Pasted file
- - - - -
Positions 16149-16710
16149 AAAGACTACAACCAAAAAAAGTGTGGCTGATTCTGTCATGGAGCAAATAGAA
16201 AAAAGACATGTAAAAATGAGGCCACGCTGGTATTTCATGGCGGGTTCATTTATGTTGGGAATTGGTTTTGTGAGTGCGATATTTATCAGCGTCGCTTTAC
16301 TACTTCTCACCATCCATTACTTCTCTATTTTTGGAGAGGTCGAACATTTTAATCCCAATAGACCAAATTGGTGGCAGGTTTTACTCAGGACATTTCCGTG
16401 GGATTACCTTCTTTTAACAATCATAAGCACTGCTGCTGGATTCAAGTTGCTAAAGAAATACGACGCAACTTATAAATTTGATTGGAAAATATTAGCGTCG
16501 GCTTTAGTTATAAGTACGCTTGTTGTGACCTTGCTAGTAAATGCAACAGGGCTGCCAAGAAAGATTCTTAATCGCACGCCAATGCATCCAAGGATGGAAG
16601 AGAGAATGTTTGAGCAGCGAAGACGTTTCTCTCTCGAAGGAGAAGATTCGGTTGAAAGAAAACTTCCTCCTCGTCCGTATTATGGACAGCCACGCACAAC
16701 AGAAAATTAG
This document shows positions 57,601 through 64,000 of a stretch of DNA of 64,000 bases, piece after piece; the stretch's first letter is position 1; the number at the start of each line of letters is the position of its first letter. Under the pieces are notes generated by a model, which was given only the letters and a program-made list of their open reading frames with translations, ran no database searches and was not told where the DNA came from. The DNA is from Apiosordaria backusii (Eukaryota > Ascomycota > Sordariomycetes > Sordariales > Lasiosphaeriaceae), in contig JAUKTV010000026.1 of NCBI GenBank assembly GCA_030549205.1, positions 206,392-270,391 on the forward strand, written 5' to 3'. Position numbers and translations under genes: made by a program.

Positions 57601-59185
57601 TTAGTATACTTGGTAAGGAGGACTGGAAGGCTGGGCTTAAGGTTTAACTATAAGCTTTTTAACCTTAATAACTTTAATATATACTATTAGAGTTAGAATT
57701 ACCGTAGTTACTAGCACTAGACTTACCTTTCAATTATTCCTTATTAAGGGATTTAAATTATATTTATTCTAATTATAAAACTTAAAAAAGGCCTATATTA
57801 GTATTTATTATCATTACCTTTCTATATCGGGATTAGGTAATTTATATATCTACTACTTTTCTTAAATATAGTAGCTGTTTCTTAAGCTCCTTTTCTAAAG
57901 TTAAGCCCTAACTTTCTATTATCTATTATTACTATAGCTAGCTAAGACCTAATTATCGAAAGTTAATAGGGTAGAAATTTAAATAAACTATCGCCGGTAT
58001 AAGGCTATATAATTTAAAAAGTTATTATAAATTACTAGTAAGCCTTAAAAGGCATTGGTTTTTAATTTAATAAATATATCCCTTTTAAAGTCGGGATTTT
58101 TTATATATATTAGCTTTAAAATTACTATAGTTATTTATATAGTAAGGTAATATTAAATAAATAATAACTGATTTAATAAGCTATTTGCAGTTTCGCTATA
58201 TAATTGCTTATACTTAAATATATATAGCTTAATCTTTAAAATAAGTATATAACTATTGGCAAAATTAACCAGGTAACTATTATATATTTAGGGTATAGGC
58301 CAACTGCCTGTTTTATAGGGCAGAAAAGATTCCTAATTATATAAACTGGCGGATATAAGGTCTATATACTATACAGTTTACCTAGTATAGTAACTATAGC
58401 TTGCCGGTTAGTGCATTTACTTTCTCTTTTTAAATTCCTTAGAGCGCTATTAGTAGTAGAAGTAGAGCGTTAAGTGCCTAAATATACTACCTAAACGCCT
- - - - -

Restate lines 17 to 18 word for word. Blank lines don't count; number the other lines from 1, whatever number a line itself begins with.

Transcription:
58201 TAATTGCTTATACTTAAATATATATAGCTTAATCTTTAAAATAAGTATATAACTATTGGCAAAATTAACCAGGTAACTATTATATATTTAGGGTATAGGC
58301 CAACTGCCTGTTTTATAGGGCAGAAAAGATTCCTAATTATATAAACTGGCGGATATAAGGTCTATATACTATACAGTTTACCTAGTATAGTAACTATAGC